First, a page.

Vice President Joe Biden earned the nickname “Amtrak Joe” not because he used to hop the rails hobo-style in his youth—that would be the Onion version of the Veep—but because he made over 7,900 commuting trips on Amtrak between Washington and his home in Wilmington during his 26-year career in the Senate. Logically, the White House tapped Biden today to travel to Philadelphia—by train, of course—to announce an ambitious plan to spend $53 billion over the next six years to promote the construction of a national high-speed, intercity rail network. That $53 billion would represent a major expansion of the $10.5 billion already spent on high-speed rail under the Obama Administration, including $8 billion in the 2009 stimulus package, but Biden argued that rail investment would pay off with economic growth:
As President Obama said in his State of the Union, there are key places where we cannot afford to sacrifice as a nation – one of which is infrastructure. As a long time Amtrak rider and advocate, I understand the need to invest in a modern rail system that will help connect communities, reduce congestion and create quality, skilled manufacturing jobs that cannot be outsourced. This plan will help us to do that, while also increasing access to convenient high-speed rail for more Americans.
The new plan includes $8 billion for passenger-rail projects in this year’s budget, set to be released on Monday. Most of the money that has already been spent by the federal government has gone to Florida and to California, where high-speed rail projects were already well into the planning stage. But President Obama—who pledged in his State of the Union speech to make high-speed rail accessible to 80% of Americans by 2036—has grander plans, envisioning high-speed arteries around major hubs like Chicago, southern California and the Northeast corridor, connected to existing rail networks. It might look something like this map, from the Department of Transportation:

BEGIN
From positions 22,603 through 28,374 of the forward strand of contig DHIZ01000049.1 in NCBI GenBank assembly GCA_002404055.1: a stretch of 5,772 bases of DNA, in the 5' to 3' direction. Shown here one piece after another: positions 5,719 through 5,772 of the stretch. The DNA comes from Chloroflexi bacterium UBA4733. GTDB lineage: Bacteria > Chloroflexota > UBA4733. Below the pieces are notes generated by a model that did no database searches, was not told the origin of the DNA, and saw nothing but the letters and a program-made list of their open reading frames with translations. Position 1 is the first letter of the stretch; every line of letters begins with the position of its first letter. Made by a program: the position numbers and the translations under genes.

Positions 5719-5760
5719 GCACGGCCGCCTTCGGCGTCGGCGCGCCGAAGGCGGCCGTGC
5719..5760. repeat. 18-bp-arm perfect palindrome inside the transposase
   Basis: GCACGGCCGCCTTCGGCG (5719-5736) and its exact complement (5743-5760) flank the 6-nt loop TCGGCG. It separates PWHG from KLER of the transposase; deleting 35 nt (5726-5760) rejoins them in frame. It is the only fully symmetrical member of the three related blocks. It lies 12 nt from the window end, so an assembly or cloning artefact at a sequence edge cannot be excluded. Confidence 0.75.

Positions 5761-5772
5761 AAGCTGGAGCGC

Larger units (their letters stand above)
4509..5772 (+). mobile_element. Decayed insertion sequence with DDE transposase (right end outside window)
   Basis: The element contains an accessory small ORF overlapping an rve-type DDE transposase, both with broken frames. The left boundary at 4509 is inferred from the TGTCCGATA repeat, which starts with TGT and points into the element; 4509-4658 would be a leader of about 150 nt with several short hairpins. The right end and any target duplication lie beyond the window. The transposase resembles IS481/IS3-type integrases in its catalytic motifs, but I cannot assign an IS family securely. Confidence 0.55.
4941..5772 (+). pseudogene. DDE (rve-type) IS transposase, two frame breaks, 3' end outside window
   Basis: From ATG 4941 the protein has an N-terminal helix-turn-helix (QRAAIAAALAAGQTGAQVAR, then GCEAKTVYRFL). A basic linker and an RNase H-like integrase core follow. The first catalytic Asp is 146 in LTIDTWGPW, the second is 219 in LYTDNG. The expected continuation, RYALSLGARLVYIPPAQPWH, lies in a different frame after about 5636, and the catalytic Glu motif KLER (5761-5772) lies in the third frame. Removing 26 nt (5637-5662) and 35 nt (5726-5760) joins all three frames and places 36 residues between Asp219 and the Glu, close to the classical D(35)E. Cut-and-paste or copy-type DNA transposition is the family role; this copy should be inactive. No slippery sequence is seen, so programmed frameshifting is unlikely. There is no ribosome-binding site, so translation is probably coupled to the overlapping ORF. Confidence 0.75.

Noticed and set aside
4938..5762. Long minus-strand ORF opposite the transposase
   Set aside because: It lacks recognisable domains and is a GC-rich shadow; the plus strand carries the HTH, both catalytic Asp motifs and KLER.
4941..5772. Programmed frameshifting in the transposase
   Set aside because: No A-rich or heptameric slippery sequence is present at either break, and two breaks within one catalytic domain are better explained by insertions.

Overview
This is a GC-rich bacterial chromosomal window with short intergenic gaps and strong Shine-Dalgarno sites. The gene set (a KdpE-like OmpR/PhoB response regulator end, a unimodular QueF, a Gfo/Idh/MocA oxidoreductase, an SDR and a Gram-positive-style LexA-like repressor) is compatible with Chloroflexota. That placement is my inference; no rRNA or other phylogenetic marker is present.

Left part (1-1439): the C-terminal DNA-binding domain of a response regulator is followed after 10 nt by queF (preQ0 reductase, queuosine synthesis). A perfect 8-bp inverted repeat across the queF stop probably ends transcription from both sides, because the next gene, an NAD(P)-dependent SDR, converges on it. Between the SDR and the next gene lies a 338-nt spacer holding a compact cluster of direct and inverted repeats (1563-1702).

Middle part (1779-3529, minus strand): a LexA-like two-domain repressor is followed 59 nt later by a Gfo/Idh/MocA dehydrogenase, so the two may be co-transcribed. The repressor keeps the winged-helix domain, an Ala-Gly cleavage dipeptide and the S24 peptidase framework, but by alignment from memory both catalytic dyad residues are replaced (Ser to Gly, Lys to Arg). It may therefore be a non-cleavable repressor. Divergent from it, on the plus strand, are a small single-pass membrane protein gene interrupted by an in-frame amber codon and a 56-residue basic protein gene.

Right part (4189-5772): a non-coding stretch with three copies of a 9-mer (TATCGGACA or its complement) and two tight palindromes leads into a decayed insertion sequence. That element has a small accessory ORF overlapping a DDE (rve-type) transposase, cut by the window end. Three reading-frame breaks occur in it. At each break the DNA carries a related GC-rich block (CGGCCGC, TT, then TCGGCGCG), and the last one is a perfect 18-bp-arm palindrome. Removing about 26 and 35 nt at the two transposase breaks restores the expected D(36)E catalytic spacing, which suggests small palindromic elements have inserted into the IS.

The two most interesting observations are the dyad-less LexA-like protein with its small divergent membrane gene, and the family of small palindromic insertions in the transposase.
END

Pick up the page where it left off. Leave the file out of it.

But creating a truly national high-speed rail network will cost significantly more than $53 billion. (The only line that might be considered high-speed now is Amtrak’s Acela line on the Northeast Corridor, which only averages a poky 90 mph, though it can reach speeds up to 150 mph.) California says that just building a high-speed line that links San Francisco to southern California—what could be a high-traffic route—would cost $43 billion, of which the near-bankrupt state has received just $3.2 billion so far. Unfortunately for the White House there’s little evidence that deficit-minded Republicans in Congress will open up the purse strings for rail, high-speed or otherwise:
Rep. John L. Mica (R., Fla.), chairman of the House Transportation Committee, and Rep. Bill Shuster, a Pennsylvania Republican who chairs the Railroads Subcommittee, criticized the rail plan.
“Government won’t develop American high-speed rail. Private investment and a competitive market will,” Mr. Shuster said in a statement. Mr. Mica said the administration should focus its efforts on the Northeast Corridor, the most congested area for railway travel, rather than on other “marginal projects.”
It might well be smart to first address rail on the Northeast Corridor, where Acela has proven popular despite the occasional, um, problems. But political realities often mean that infrastructure dollars end up split, instead of focused where they could do the most good. But as Biden argued in Philadelphia, it would be a mistake to turn our back on infrastructure investment and high-speed rail:
The fact is public infrastructure investment raises private sector productivity, promotes growth and creates jobs. Infrastructure is the veins and arteries of economies.
More from TIME on high-speed rail: